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I have been asked, more than a few times and in more than a few ways, why I write. I’m sure it’s a common question for authors of all sorts of fiction, and every author will have a personal reason, if you can tease it out of him/her.Document Graphic

The reason most commonly thrown out there is “because I have to!” Sounds simple, doesn’t it? But what does “have to” really mean? Is there some guy with a shotgun standing behind us saying, “Write or your doggie gets it?” Is a bookstore bully going to beat you up if you don’t get a new book on the shelf in X amount of time? Probably neither of these draconian scenarios is the right one. So do we really “have to” write?

For me, “have to” is a catchphrase. It’s easy to say and closes off the discussion before it gets too personal. In reality, I “have to” write because I’m obsessed. I get a crazy idea for a story in my head and it won’t let me go until I write something down about it. That might be a comment as brief as a few sentences, or it might be a full-blown outline. But something has to go down on digital paper before it’ll let me go. Sometimes, even that doesn’t release me from the harpy-muse’s talons. As obsessions go, it’s relative harmless and, thus far, has even been beneficial in many ways. The fact is, however, that if I didn’t obsess over my stories, I’d likely find something else to obsess over. That’s my nature. That’s what makes me “have to” write.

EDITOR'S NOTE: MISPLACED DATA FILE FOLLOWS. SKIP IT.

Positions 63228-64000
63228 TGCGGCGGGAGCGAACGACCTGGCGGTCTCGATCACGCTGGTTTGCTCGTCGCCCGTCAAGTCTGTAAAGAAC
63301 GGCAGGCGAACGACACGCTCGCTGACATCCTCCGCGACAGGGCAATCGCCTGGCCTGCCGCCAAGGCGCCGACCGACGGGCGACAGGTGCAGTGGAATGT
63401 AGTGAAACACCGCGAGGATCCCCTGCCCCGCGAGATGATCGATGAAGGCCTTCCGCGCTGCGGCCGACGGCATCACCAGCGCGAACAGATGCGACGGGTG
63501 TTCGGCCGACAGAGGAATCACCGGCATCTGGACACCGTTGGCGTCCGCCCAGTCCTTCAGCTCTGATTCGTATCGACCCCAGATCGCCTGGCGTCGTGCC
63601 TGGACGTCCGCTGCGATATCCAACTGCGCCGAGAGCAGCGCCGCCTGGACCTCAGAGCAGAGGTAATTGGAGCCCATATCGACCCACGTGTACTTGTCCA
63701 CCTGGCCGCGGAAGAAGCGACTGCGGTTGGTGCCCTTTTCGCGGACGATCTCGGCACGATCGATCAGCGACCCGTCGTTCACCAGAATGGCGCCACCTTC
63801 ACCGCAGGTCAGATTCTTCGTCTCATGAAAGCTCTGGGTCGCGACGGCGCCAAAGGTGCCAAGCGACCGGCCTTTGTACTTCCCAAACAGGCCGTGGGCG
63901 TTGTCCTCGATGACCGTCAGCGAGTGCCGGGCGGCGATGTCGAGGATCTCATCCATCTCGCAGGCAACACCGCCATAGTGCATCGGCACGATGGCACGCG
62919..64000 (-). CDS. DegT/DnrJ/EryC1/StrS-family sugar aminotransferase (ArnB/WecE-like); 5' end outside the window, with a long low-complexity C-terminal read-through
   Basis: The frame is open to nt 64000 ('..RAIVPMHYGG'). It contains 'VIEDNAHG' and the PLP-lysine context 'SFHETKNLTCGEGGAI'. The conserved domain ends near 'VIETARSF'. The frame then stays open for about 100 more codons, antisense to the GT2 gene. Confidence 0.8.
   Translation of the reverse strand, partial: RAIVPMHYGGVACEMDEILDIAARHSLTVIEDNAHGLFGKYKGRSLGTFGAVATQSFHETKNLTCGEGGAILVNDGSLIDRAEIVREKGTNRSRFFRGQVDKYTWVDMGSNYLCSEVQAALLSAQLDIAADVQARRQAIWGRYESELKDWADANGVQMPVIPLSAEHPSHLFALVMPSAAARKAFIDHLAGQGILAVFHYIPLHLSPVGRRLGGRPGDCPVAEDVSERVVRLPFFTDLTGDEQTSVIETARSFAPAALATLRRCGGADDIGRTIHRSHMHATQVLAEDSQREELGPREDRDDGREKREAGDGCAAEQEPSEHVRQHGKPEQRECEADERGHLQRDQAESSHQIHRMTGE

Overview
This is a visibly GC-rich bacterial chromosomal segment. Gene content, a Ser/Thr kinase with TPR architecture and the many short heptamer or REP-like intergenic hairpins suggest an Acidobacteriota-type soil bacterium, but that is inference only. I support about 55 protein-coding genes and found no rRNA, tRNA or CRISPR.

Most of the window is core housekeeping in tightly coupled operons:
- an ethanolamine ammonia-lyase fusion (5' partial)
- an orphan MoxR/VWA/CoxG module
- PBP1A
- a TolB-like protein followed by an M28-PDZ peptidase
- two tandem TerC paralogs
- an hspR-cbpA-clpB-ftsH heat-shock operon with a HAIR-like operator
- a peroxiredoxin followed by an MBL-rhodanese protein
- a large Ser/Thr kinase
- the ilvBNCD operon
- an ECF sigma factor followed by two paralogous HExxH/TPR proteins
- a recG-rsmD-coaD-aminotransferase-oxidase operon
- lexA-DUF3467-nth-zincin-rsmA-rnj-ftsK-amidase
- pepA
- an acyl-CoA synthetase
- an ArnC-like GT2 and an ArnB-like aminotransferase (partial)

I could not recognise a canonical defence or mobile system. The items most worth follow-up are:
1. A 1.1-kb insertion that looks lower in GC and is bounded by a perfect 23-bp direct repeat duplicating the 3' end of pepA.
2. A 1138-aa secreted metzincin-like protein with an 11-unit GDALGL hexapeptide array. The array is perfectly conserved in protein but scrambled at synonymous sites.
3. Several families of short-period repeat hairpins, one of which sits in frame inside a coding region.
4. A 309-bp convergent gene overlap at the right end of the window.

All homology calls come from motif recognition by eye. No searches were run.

In this brief series of short articles, I’d like to focus on the various reasons authors “have to” write. Many of us share the same reasons, but there are unique ones out there as well. I encourage you to comment on your reasons as we go along.

In the next article, I’ll take a look at how a need for catharsis can make us “have to” write.

1 Comment

  1. […] are emotional creatures. When we feel, we feel deeply. Sometimes, we write because we simply “have to” work through our emotions. By putting them down in writing we’re beginning a purging process […]

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